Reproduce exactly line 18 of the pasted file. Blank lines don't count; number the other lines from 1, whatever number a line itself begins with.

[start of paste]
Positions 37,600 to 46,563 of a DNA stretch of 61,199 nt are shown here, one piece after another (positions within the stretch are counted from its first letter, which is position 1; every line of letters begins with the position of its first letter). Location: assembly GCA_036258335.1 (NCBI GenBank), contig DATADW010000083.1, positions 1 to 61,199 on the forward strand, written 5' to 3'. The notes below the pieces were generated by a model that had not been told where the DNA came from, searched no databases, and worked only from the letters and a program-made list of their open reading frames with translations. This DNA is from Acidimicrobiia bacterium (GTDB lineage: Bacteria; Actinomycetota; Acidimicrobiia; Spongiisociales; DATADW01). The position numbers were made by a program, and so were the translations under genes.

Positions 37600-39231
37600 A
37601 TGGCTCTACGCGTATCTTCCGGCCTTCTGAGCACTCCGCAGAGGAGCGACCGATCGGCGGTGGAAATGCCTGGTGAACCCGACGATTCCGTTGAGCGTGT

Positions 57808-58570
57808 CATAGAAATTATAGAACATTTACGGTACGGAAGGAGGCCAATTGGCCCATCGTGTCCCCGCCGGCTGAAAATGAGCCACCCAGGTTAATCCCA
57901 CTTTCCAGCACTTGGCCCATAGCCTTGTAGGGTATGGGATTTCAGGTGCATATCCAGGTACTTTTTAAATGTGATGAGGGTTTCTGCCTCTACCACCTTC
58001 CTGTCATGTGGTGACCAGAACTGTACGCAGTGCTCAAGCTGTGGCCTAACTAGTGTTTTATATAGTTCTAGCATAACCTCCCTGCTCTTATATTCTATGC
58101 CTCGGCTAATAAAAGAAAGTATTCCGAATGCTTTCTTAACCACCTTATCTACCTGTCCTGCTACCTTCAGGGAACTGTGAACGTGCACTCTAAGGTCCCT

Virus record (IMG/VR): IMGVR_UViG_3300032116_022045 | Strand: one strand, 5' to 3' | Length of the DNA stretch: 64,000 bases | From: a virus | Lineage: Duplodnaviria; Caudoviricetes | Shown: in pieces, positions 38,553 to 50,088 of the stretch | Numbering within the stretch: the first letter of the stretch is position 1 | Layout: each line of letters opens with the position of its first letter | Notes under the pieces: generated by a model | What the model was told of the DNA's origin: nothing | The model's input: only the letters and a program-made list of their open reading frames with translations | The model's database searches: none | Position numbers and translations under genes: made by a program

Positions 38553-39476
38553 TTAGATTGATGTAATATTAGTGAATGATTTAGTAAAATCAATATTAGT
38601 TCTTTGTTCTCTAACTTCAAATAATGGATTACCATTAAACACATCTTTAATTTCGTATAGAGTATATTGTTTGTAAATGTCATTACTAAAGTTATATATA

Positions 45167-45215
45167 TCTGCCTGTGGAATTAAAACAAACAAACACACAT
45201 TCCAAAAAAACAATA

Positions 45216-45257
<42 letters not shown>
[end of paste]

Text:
<42 letters not shown>